Which diet should you choose?
Are you confused as to what keto is or what paleo means? With all the media hype these days it starts to get complicated as to exactly what is what and I wouldn’t be surprised to hear you ask what is keto or what is paleo?
But more importantly you want to know which one is the best for you.
Hopefully this article will explain the differences, and which might be best suited to your needs.
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Back to the beginning
The concept of Paleo is that we should revert back to the days of our ancestors and only eat fresh natural foods that are uncontaminated with any preservatives or other types of additives.
The idea of the Paleo diet was actually conceived back in the 1970’s and the included foods were meat, vegetables, nuts and fruits. All processed foods such as grains, dairy, sugar, unhealthy oils, coffee and alcohol were excluded. You can read what health line have to say here.
The belief is that it promotes a totally healthy and natural lifestyle uncontaminated by modern foods. Because you aren’t putting any “junk” food into your body it is only to be expected that your body responds accordingly, and you begin to feel better and to lose weight in some instances.
It was also found that people generally felt fuller eating this was so consequently consumed less food.
Paleo diet benefits:
- Better sleep patterns
- Nutrient absorption is improved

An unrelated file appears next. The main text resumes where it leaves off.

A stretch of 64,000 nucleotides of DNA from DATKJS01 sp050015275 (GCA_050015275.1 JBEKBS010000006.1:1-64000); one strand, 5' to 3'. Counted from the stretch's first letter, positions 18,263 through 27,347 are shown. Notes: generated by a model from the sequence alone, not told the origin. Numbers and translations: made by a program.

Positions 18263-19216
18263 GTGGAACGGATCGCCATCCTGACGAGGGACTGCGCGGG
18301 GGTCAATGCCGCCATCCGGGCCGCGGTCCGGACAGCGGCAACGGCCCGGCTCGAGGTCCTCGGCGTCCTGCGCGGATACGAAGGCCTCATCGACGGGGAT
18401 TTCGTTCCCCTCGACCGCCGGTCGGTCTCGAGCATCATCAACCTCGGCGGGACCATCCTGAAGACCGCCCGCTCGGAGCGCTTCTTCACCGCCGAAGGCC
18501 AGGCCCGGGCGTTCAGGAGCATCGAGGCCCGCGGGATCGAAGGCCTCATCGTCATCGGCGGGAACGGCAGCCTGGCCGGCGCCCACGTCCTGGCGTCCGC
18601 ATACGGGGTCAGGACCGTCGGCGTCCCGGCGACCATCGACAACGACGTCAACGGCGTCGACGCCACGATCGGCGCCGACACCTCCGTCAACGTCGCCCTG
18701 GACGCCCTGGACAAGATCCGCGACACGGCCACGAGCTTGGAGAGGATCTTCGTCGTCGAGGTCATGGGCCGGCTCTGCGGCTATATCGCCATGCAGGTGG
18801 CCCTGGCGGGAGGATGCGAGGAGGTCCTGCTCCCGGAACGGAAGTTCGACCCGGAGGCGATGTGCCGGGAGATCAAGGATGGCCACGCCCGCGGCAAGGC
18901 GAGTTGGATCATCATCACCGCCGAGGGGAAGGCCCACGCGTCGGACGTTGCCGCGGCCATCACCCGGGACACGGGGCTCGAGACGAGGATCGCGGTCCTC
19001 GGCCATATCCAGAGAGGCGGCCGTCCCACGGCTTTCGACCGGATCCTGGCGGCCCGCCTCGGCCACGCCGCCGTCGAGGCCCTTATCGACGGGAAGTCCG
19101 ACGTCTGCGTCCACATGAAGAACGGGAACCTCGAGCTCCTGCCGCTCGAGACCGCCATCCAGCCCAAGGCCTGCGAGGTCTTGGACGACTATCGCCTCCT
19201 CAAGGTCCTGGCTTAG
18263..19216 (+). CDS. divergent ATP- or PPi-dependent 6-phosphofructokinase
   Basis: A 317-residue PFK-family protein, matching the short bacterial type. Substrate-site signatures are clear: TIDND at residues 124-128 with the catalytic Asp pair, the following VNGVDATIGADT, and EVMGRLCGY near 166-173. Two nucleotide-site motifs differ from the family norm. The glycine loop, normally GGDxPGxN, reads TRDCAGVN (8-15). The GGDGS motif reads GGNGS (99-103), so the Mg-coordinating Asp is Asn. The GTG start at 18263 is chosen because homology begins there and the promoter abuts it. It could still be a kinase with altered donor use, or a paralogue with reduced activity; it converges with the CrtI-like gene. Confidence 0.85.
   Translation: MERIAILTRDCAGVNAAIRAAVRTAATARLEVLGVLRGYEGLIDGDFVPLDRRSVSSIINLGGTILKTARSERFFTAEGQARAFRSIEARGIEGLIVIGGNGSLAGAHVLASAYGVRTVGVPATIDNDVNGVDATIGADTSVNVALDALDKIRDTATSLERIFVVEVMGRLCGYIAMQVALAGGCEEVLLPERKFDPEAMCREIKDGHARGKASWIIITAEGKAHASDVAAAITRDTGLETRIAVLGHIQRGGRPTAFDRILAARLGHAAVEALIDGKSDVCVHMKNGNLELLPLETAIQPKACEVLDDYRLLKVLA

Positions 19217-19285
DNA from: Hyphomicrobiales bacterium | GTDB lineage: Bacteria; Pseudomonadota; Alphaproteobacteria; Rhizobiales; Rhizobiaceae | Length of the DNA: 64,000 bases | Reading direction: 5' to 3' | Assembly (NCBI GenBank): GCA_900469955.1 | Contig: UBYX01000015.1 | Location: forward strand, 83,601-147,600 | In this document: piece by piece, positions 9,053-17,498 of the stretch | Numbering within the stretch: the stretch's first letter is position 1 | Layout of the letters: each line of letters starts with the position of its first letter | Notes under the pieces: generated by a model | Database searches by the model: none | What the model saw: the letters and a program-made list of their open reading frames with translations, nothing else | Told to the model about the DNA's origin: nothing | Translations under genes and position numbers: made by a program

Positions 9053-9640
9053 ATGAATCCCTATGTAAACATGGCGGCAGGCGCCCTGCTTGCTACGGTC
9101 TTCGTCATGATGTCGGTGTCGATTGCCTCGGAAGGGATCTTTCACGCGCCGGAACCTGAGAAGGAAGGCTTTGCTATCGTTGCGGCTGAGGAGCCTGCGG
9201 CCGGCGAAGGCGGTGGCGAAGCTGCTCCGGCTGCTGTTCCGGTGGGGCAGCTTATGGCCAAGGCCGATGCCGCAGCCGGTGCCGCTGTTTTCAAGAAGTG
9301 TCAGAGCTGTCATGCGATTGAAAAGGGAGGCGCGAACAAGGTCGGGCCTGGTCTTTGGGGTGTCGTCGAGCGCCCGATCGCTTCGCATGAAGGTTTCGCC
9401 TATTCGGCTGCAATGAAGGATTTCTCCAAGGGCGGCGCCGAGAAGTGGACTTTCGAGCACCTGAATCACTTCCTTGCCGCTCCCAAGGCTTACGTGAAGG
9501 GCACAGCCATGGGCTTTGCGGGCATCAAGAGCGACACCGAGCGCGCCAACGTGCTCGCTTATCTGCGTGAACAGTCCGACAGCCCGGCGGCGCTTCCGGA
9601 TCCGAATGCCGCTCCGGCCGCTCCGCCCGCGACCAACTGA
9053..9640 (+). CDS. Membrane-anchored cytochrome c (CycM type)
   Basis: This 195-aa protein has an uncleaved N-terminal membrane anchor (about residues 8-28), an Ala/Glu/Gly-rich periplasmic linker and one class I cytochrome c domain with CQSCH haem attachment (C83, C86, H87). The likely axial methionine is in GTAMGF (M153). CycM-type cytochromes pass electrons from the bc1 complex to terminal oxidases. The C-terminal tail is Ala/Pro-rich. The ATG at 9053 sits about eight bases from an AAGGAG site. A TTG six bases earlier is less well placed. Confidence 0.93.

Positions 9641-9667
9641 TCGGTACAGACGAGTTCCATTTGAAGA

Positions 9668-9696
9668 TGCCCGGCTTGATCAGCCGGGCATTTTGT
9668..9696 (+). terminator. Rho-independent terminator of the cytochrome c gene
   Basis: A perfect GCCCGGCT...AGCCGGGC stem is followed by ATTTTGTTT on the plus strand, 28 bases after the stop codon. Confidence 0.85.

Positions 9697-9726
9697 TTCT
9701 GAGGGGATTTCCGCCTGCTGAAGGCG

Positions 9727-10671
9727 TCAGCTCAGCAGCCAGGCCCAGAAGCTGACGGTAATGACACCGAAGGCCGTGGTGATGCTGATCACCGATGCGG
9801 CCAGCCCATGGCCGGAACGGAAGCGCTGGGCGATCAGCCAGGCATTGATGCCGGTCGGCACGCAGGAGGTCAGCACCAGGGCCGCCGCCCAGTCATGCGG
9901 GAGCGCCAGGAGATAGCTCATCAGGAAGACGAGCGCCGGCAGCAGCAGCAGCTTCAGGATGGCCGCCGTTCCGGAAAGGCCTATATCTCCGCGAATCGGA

- Helps with allergies
- Lose weight
- Stabilizes blood sugar
- Improves skin and teeth
Daily calorie ratio for Paleo:
- 55% should come from fish and/or lean meat – approximately half of each
- 15% come from either fruits, vegetables, or a combination of seeds and nuts
- No dairy is allowed nor sugar or salt and very little in the way of grains
One of the possible downsides of a paleo diet is a lack of calcium, vitamin D shortage and possible toxicity from eating all that fish. Click here to read what CSIRO has to say about Paleo
Now what is a keto diet?
A keto diet which is also referred to as a low carb or ketogenic diet promotes reducing your carb intake, (in many cases to less than 20g per day), whilst increasing your healthy fat intake and ensuring you have sufficient protein.
By doing this you will force your body into ketosis which is a metabolic state where your body utilizes fat for its energy source rather than the glucose it currently uses which is drawn from carbohydrates.
When glucose is readily available the body will draw on that first, simply because its quicker and easier to metabolize. There are several downsides to this process and it is beyond the scope of this article to cover them here but basically excess glucose (e.g. when you eat a lot of carbohydrates) gets converted and stored as fat.
Since our objective is to get rid of fat we need to change this process which is why we are exploring “what is keto” and how will it help?
There are a number of other critical factors that are impacted by the concentration of glucose in your blood which needs to be maintained at a constant level and this is controlled by the insulin hormone.
When this fails to adequately do the job (as is the case with diabetics) then the body starts to run into problems functioning properly.
The good news for diabetics is that when you are on a keto diet you are reducing the glucose in your body to next to nothing and forcing your body into a metabolic state called ketosis where it relies on the production and burning of ketones for fuel instead.